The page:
A new Global Entrepreneurship Monitor (GEM) report surveys the entrepreneurial lifecycle in the United States. Drawing on 2008 data, What Entrepreneurs Are Up To looks at who starts a business and why, how start-ups begin, and the impact of public policy. There is also a chapter comparing the activity, attitudes, and aspirations of U.S. entrepreneurs with their counterparts in other countries.

A few key findings:

1. Opportunity, not necessity, is a prime driver—especially for men. The survey found that only 5 percent of men start businesses out of necessity; for women, that number climbs to 21 percent.

2. Entrepreneurs are skewing older, with an 8-9 percent increase in entrepreneurial activity among people 45 and older (and a commensurate drop in entrepreneurial activity  among those 18-44).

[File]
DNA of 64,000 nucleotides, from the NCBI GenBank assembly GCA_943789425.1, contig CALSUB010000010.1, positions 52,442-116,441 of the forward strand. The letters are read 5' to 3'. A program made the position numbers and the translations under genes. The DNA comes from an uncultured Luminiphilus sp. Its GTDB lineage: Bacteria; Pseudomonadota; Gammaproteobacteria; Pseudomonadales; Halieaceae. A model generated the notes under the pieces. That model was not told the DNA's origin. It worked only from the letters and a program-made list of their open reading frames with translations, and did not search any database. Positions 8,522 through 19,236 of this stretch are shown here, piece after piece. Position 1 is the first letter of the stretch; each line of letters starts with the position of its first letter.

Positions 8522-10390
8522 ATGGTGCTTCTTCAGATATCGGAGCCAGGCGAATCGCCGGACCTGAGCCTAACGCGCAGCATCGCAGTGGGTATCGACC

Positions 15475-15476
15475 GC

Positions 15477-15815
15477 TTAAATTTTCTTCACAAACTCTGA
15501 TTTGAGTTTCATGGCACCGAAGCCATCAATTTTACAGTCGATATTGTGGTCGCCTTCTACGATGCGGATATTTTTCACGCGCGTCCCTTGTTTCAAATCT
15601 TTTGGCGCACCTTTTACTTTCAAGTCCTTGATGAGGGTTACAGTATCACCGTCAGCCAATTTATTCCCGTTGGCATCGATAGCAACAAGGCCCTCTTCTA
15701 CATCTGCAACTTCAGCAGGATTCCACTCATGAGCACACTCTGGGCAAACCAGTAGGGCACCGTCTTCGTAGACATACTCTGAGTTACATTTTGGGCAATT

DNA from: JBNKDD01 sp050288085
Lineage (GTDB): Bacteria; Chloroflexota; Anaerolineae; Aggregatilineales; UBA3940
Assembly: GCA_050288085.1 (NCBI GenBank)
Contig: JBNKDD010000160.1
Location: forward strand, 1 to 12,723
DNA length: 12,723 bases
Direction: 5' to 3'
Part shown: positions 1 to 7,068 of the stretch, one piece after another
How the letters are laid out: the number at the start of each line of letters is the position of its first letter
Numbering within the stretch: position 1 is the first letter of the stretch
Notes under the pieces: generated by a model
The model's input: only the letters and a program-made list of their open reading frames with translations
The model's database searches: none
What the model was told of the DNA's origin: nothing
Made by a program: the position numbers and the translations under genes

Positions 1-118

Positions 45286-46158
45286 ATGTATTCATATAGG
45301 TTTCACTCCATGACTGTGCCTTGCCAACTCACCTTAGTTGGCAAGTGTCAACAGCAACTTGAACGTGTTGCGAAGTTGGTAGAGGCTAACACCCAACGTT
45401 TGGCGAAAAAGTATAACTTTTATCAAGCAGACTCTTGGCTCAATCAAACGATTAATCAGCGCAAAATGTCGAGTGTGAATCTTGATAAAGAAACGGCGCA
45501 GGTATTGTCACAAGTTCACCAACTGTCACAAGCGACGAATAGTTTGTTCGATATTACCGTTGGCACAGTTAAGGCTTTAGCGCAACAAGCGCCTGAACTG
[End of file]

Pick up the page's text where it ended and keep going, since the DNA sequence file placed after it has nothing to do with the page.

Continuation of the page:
3. Men have far better access to capital. GEM found that “women start ventures with eight-times less funding than their male counterparts.”

4. Men typically start “business-service businesses”; women, consumer-oriented businesses.

5. African-Americans have the highest level of start-up activity (13.9 percent versus 8.4 percent for whites and 8.6 percent for non-Mexican Hispanics).

6. Social entrepreneurship is being largely driven by women, and is focused in the areas of health care, education, urban development, and the environment.

The report is packed with data, and I’ve just scratched the surface here.